A column chronicling conversations and events on the awards circuit.
Welcome to a special Monday edition of Notes on the Season.
Hey, Academy members, you have just moments left to make your mark on this year’s increasingly heated Oscar race. Ballots for nominations for the 91st annual Academy Awards are due today at 5 PM PT. No more time to procrastinate. Nominations will be revealed a week from tomorrow in the same lifeless format the Academy has been using the past two years (last year was Tiffany Haddish and Andy Serkis, remember that?).
At any rate, before we hear what Oscar has in store, we will have heard from myriad critics groups, the Golden Globes and next Saturday’s Producers Guild Awards, which will deliver the first all-important verdict from the industry on this year’s crop of films — and that means fortunes can change in an instant. Although Roma has sailed through the critics’ awards-giving season, most recently winning the big prize from the often Oscar-predictive Critics’ Choice Awards last night, it can’t be cemented as a firm front-runner until at least the PGA has their say. Should it win there, Netflix could be looking at not only its first Best Picture nominee, but also its first Best Picture winner.
Oscars Expand Shortlist For International Film Contenders To 15, Eliminate Executive Committee "Saves"
There have been many instances in the recent past where the PGA has been a kingmaker in this race, and quite literally in 2010, when The Social Network had made a clean sweep in the lead up to guild awards, only to be washed away at PGA by The King’s Speech which took that momentum and ran all the way to Oscar glory. With movies like Bohemian Rhapsody, Green Book, Roma, A Star Is Born, The Favourite, Crazy Rich Asians, Black Panther and BlacKkKlansman all still standing after early precursor awards and guild nominations have been handed out, it still seems to me to be a wide-open race, at least until PGA speaks. Perhaps that is why campaign ads are still running on TV today aimed at last-minute voters, and perhaps why the race, as sadly usual this time of year, has become increasingly heated, with accusations about dirty tricks flying back and forth — and this time we all know it isn’t Harvey Weinstein. When you talk to the players behind the scenes, you could be forgiven if you think this really is like a presidential campaign, not a contest for movies.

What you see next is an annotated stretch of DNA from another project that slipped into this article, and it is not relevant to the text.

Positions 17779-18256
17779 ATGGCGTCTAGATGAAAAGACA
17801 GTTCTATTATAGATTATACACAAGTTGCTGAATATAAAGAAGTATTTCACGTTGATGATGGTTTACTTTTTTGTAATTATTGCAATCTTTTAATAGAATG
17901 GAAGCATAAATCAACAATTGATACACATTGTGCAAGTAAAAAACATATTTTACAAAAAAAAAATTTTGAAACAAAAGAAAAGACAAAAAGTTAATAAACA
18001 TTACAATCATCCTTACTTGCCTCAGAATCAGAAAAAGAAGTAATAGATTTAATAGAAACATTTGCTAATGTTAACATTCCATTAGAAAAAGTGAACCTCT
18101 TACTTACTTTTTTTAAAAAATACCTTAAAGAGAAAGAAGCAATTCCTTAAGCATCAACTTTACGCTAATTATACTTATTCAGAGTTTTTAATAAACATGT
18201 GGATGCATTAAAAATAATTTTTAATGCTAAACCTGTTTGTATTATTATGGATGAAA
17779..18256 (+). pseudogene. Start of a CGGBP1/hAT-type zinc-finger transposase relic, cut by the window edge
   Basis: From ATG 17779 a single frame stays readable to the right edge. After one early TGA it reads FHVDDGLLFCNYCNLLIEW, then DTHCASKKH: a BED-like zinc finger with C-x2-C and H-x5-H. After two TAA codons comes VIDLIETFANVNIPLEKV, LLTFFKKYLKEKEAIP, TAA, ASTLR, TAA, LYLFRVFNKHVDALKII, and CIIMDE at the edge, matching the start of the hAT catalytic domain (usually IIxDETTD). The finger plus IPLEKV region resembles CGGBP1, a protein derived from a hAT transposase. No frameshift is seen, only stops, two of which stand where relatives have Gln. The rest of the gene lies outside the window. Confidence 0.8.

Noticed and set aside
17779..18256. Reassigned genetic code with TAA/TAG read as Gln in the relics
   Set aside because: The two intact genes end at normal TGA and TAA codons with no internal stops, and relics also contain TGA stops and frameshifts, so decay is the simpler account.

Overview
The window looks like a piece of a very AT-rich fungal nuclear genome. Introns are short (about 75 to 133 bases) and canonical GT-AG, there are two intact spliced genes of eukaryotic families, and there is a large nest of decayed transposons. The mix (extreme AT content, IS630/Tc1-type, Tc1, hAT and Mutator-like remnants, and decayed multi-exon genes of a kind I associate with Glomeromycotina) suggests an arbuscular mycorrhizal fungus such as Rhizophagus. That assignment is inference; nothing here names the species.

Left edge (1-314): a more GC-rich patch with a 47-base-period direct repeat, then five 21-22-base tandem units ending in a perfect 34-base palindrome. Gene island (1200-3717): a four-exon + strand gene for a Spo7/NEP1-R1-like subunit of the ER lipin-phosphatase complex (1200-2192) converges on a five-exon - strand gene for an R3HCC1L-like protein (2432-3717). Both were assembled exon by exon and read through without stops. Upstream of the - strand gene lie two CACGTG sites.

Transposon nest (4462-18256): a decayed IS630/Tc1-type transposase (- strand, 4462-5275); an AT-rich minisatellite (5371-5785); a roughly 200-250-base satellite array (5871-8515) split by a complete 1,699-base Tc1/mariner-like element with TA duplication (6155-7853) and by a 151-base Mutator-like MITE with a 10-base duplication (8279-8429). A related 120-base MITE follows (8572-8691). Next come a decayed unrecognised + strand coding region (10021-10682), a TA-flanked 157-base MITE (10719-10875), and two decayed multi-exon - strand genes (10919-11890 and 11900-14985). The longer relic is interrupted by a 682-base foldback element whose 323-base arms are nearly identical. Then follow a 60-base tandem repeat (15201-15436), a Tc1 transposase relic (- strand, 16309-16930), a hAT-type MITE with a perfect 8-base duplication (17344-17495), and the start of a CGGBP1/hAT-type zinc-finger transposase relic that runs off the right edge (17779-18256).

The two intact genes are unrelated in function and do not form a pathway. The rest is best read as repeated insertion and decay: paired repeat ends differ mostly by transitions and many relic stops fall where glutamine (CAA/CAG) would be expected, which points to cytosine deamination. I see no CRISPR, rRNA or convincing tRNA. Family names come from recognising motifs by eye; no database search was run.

ARE OSCAR DIRTY TRICKS BACK?
Of course the most visible target of all this has been Universal and Participant Media’s Green Book, which until none other than Kareem Abdul-Jabbar gave it a ringing defense today has been under siege, especially since becoming a real threat after winning big at the Golden Globes a week ago. From a 20-year-old article about director Peter Farrelly’s past practical jokes to a Trump-stained tweet from one of its screenwriters, someone pushed the send button to make sure those topics, not the movie’s triumph at the Globes and National Board of Review, were what people would be talking about just as Academy members were filling out ballots. Add to that several earlier accusations against the movie and it is almost like the famous attacks on major contenders in the past, notably A Beautiful Mind, which still went on to win Best Picture even after having a story about dirty tricks being played on it landed on the front page of the New York Times.